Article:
PEBBLE BEACH, Calif. – Dustin Johnson shares the lead going into Sunday at the AT&T Pebble Beach Pro-Am, where he has already won twice.
That’s the reaction Johnson’s name atop a leaderboard brought to the game when he was mounting that terrific run a year ago, back before he slipped on some stairs and hurt his back at a rented home before the Masters.
That hard tumble might have been all that stopped Johnson from dominating the entire year, because that’s where he looked as if he was heading. He was becoming such a complete player. He was becoming so formidably well-rounded, with his improved wedge game complementing the best driving skills in the game.
Is that where Johnson is heading again?
If nobody steps up and stops him Sunday at Pebble Beach, that will be the question leading into the Genesis Open at Riviera next week.
Because that’s where Johnson caught fire last year.
He won at Riviera, then won his next start at the WGC-Mexico Championship and then his very next start at the WGC-Dell Match Play.
Johnson went to Augusta National as the overwhelming favorite to win the year’s first major.
If Johnson keeps a firm grip on all the stairwell railings he encounters this year, is that where we are returning in this year’s run up to the Masters?
Johnson won the PGA Tour’s first event this year, taking the Sentry Tournament of Champions last month in an eight-shot rout. Now he’s looking to win back-to-back PGA Tour starts.
“I’ve been working hard on the game,” Johnson said. “I definitely have a lot of confidence, and I know if I go out and play really well tomorrow, I’m going to have a really good chance to win.”
With a 2-under-par 70 at Pebble Beach Golf Links, Johnson moved to 14 under overall, tied with Ted Potter Jr. (62).
Jason Day, the former world No. 1, put up a 69 at Pebble Beach and sits just two shots back. He’s the most proven player in position to take overtake Johnson. Day won the Farmers Insurance Open just two weeks ago.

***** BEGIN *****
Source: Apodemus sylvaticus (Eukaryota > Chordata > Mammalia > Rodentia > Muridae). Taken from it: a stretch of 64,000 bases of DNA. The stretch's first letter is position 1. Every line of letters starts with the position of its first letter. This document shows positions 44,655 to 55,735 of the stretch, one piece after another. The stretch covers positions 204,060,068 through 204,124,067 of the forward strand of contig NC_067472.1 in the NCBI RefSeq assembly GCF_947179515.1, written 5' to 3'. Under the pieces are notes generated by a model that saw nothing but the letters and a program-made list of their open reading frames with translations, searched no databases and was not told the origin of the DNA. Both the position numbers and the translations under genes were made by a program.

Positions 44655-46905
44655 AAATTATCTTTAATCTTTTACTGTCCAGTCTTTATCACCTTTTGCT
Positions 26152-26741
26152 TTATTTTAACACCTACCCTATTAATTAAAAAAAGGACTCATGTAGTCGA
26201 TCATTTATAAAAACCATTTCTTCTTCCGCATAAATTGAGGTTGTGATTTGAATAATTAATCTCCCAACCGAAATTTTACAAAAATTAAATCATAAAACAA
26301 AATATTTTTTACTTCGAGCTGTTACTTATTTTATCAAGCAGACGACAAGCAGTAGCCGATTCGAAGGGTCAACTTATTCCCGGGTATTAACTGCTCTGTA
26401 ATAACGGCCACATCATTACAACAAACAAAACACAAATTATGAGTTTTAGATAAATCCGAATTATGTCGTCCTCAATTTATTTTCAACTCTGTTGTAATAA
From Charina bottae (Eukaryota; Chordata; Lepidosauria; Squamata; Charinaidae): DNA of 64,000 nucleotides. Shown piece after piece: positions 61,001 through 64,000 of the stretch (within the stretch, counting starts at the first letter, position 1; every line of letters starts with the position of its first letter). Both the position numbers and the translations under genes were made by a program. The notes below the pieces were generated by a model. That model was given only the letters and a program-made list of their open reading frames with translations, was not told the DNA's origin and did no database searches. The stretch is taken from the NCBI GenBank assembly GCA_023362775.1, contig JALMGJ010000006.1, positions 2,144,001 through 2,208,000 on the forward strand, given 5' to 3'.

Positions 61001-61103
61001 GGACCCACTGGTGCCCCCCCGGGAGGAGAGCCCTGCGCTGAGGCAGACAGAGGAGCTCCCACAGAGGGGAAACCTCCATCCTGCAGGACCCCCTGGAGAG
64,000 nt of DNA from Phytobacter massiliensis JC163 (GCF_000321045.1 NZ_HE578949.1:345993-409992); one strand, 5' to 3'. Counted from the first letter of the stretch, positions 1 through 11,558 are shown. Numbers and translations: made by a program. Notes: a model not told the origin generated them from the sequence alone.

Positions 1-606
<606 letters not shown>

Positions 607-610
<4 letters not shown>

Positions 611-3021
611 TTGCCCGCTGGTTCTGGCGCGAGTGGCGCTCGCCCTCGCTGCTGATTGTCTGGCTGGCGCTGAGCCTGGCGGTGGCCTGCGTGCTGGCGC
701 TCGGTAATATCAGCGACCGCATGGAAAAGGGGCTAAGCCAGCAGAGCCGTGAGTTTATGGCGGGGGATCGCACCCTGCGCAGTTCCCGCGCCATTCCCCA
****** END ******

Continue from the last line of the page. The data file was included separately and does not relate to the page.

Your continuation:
“If it’s DJ (leading), I’ve got to play well,” Day said after his round. “Whoever is up there is playing tremendous golf, so I’ve got to try and chase him down.”
Potter won The Greenbrier Classic for his first PGA Tour title six years ago, but he hasn’t been the same since returning from a broken ankle two years ago.
Troy Merritt (69) is two shots back.
Jon Rahm (70), Steve Stricker (70) and Patrick Rodgers (69) are all three back.
Rahm won the Career Builders three weeks ago.
Phil Mickelson (72) is tied for ninth, five shots back.
While Johnson might have inspired that “Uh-oh” reaction last spring, he says he isn’t quite to that same level yet. In fact, he looked vulnerable on the back nine Saturday. He made three bogeys coming home before making birdie at the last.
Johnson wasn’t quite as formidable upon his return from that back injury last year. He failed to protect a 54-hole lead at the HSBC Champions last fall. He has closed out only three of the last seven times he has held or shared 54-hole leads over the last three-plus years.
“I’m going to be in good position going into tomorrow, but I’m still going to have to go out and play really well if I want a chance to win,” Johnson said.
Johnson was asked Friday if he felt close to the top form he showed early last year.
“The game's really close,” Johnson said. “I don't know if it's quite as good as it was during that stretch. That was probably some of the best golf I've played in my career, but parts of the game are just as good.
“I would say that I'm driving it well, but I'm probably not quite as good as I was when on those three wins, but everything else feels like it's really good.”